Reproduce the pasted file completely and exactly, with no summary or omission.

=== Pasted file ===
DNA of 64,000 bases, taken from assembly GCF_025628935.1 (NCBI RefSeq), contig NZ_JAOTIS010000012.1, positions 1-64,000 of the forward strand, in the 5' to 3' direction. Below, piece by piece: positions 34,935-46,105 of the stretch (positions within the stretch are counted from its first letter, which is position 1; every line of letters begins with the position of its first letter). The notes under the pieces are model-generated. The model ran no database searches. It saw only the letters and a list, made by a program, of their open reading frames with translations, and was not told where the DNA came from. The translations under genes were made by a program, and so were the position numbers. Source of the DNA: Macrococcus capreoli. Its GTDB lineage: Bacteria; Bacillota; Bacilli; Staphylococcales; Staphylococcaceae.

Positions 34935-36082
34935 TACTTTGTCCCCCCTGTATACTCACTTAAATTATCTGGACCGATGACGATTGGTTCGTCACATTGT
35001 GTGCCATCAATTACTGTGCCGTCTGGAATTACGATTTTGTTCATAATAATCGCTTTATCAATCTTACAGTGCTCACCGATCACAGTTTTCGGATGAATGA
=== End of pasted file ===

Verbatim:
DNA of 64,000 bases, taken from assembly GCF_025628935.1 (NCBI RefSeq), contig NZ_JAOTIS010000012.1, positions 1-64,000 of the forward strand, in the 5' to 3' direction. Below, piece by piece: positions 34,935-46,105 of the stretch (positions within the stretch are counted from its first letter, which is position 1; every line of letters begins with the position of its first letter). The notes under the pieces are model-generated. The model ran no database searches. It saw only the letters and a list, made by a program, of their open reading frames with translations, and was not told where the DNA came from. The translations under genes were made by a program, and so were the position numbers. Source of the DNA: Macrococcus capreoli. Its GTDB lineage: Bacteria; Bacillota; Bacilli; Staphylococcales; Staphylococcaceae.

Positions 34935-36082
34935 TACTTTGTCCCCCCTGTATACTCACTTAAATTATCTGGACCGATGACGATTGGTTCGTCACATTGT
35001 GTGCCATCAATTACTGTGCCGTCTGGAATTACGATTTTGTTCATAATAATCGCTTTATCAATCTTACAGTGCTCACCGATCACAGTTTTCGGATGAATGA